Monday, June 16, 2014

Shooter Month: Super Spy Hunter

Super Spy Hunter
  • Publisher: Sunsoft
  • Developer: Tokai Engineering
  • Release: NES, February 1992
  • Genre: 2D Action (Shoot-em-up)
  • Players: 1
  • Save: N/A
  • Rarity/Cost: Moderate, US$20-30
Previously on the SDP, I reviewed the NES port of Spy Hunter. And it was... okay. But it turns out, the NES also plays host to a pseudo-sequel titled Super Spy Hunter. Is it any good?

Let me state for the record that I'm not of the mindset that a sequel should slavishly follow whatever concepts were established by its predecessor. I believe my Zelda II review made that perfectly clear. But try telling that to general public. For some reason, sequels that stray from what is commonly perceived as the original formula are forgotten at best, and shunned at worst. For example: what comes to mind when you think of Spy Hunter? You drive a car that can shoot machine guns to disable other cars, and you pick up special weapons like oil slicks, smoke screens, and missiles from weapons vans. Actually, our new game's still got all that. But Super Spy Hunter throws so many little changes into the mix that it develops an identity of its own.

When you press and hold the B button, your car shoots bullets from three directions: one from the front, and two from a turret on the roof, which you can change the angle of by holding A. I suppose this offers a degree of versatility, even strategy, to gameplay, but I for one just found it an unnecessary encumbrance. I had an easier time finding one of the power-ups that automatically sets the angle to lock-on to enemies, but I guess your mileage may vary. Just don't pick up another one of those items, or you'll lose the ability again. Which brings me to my next point...

The weapons vans make their return appearance, in concept anyway. Instead of driving into them, you shoot them up to release whichever item they're holding. The red ones offer upgrades to your weapon power, fire rate, maximum health, etc., and the blue ones hold special weapons and other miscellany. Curiously, special weapons are triggered with the same button as the one that rotates your turret, so if you haven't found a lock-on item yet, enjoy spending a precious extra second resetting your angle. Unlike in Spy Hunter -- and indeed many shoot-em-ups of the time, I'm not singling out its "predecessor" or anything -- you don't go down with one hit. Instead, you have a lifebar, which can be refilled or even extended by picking up certain power-ups.

I found bosses considerably harder than their preceding stages.
Also unlike in Spy Hunter, the structure of this game follows a more traditional format of levels and bosses. Unfortunately, the difficulty curve can be a little schizophrenic. With the right upgrades, the main stages are a breeze, except for the occasional environmental trap (for example, the deep water in Level 1 and the quicksand in Level 2). The boss fights, on the other hand, are disproportionately tougher. They all absorb many, many hits, and from Level 3 on, include instant-death lasers in their arsenals. And when you do get taken down, your upgrades get taken down a peg as well, making your next attempt that much tougher.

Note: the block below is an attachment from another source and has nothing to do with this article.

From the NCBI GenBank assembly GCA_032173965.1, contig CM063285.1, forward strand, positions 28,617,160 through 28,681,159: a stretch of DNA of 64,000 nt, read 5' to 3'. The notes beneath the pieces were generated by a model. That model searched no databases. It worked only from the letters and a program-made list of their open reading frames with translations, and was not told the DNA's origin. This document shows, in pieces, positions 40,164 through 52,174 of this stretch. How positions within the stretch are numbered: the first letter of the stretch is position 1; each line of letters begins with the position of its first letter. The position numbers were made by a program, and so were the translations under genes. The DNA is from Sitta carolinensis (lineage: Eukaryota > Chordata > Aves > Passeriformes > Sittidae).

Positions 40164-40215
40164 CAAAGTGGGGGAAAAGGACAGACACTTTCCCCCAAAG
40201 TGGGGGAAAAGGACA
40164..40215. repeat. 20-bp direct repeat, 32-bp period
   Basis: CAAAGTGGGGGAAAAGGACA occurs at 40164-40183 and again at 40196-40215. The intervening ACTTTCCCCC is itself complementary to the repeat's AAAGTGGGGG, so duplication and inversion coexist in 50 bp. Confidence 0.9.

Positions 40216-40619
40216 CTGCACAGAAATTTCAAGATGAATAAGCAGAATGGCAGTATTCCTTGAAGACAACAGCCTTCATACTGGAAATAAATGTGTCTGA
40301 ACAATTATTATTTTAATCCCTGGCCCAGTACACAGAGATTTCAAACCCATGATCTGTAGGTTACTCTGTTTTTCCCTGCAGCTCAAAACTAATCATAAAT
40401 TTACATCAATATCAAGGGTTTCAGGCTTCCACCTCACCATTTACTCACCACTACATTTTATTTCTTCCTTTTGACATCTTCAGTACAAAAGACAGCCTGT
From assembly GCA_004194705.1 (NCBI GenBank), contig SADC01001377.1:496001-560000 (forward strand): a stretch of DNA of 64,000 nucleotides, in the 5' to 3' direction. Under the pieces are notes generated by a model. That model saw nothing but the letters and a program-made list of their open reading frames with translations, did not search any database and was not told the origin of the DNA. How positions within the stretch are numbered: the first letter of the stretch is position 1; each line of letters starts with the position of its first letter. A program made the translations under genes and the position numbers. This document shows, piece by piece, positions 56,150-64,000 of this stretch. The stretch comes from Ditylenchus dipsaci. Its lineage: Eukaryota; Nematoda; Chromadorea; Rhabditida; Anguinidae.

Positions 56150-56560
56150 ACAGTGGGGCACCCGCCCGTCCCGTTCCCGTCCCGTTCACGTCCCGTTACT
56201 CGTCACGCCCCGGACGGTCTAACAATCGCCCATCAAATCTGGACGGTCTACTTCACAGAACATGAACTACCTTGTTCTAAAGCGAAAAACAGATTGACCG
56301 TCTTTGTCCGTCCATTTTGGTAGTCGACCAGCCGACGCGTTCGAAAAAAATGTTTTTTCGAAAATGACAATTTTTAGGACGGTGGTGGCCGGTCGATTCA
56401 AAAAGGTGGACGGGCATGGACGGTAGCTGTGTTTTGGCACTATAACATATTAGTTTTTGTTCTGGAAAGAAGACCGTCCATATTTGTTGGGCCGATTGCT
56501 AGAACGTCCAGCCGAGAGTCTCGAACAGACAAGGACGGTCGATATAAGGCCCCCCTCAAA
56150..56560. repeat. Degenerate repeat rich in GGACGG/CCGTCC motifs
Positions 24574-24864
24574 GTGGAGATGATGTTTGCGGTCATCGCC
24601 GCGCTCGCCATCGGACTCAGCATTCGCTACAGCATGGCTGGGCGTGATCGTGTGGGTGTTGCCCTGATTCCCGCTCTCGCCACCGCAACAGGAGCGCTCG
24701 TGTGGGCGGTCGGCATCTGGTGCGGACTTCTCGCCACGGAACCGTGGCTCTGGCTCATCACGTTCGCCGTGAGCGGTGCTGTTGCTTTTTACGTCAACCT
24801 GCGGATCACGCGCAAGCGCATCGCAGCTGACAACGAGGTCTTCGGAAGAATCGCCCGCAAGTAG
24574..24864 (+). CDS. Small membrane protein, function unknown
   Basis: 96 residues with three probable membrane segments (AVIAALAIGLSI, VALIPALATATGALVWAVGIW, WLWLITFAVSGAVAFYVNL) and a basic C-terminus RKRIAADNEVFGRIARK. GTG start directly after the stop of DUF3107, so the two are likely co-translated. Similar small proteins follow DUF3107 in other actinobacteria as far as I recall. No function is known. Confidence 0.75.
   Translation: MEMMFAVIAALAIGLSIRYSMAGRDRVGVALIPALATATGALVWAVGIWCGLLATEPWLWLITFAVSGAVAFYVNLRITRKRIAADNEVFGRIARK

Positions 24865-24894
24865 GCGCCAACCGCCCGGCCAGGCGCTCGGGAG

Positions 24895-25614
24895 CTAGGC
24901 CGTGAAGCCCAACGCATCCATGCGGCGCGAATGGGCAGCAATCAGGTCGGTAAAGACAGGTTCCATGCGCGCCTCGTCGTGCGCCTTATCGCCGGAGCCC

Super Spy Hunter ups its game in more areas than just gameplay, though. As a game made for a console which found itself in the shadow of a successor product just a year earlier, it had to stand out in some flashy way in order to have any hope of decent sales. To that effect, Super Spy Hunter employs some innovative graphical moments for its time. On certain levels, the road will curve to the left or right, and the screen scrolls along with it. True, this effect chugs the frame rate something awful, but for the NES in 1992, I appreciate the effort. Other memorable moments include sections of level 2, where you dodge quicksand pits in the desert, and level 4, where you go off ramps to take monster jumps, and attempt to land on the road again as it zooms in from the background. And as further homage to the original Spy Hunter, later levels have your car transform into a boat and even a plane.
Super Spy Hunter employs impressive, if technologically taxing, special effects by the NES's standards.
So many changes... How did this happen? Well, it turns out that Super Spy Hunter was first sold in Japan in 1991, as the Famicom game Battle Formula. But when it came time to sell it in North America and Europe, publisher Sunsoft apparently slapped the Spy Hunter brand on the game. You may also remember that Sunsoft did the NES version of the original Spy Hunter. Perhaps they were on good enough terms with Midway that they borrowed the licence that way, I don't know. What I do know is that apart from the title screen, Battle Formula and Super Spy Hunter are identical. Even the Peter Gunn theme, made famous by the original Spy Hunter, is used in both versions of this game. So if I had to guess why Super Spy Hunter's been left by the wayside of history, my only conclusion would be that no one from the original team was involved in its production. But don't let that be a reason for you to pass it up. It's original among 8-bit shooters and holds up well to this day. Yup, change can be a good thing.

+ Innovative departures from the Spy Hunter formula.
+ You can take more than one hit per life.
+ Graphical effects that are unique for the NES.

- Too-tough bosses.
- You still lose some of your upgrades when you die.

Control: 4 weapons vans out of 5
Design: 4 weapons vans out of 5
Graphics: 4 weapons vans out of 5
Audio: 5 weapons vans out of 5
The Call: 85% (B+)

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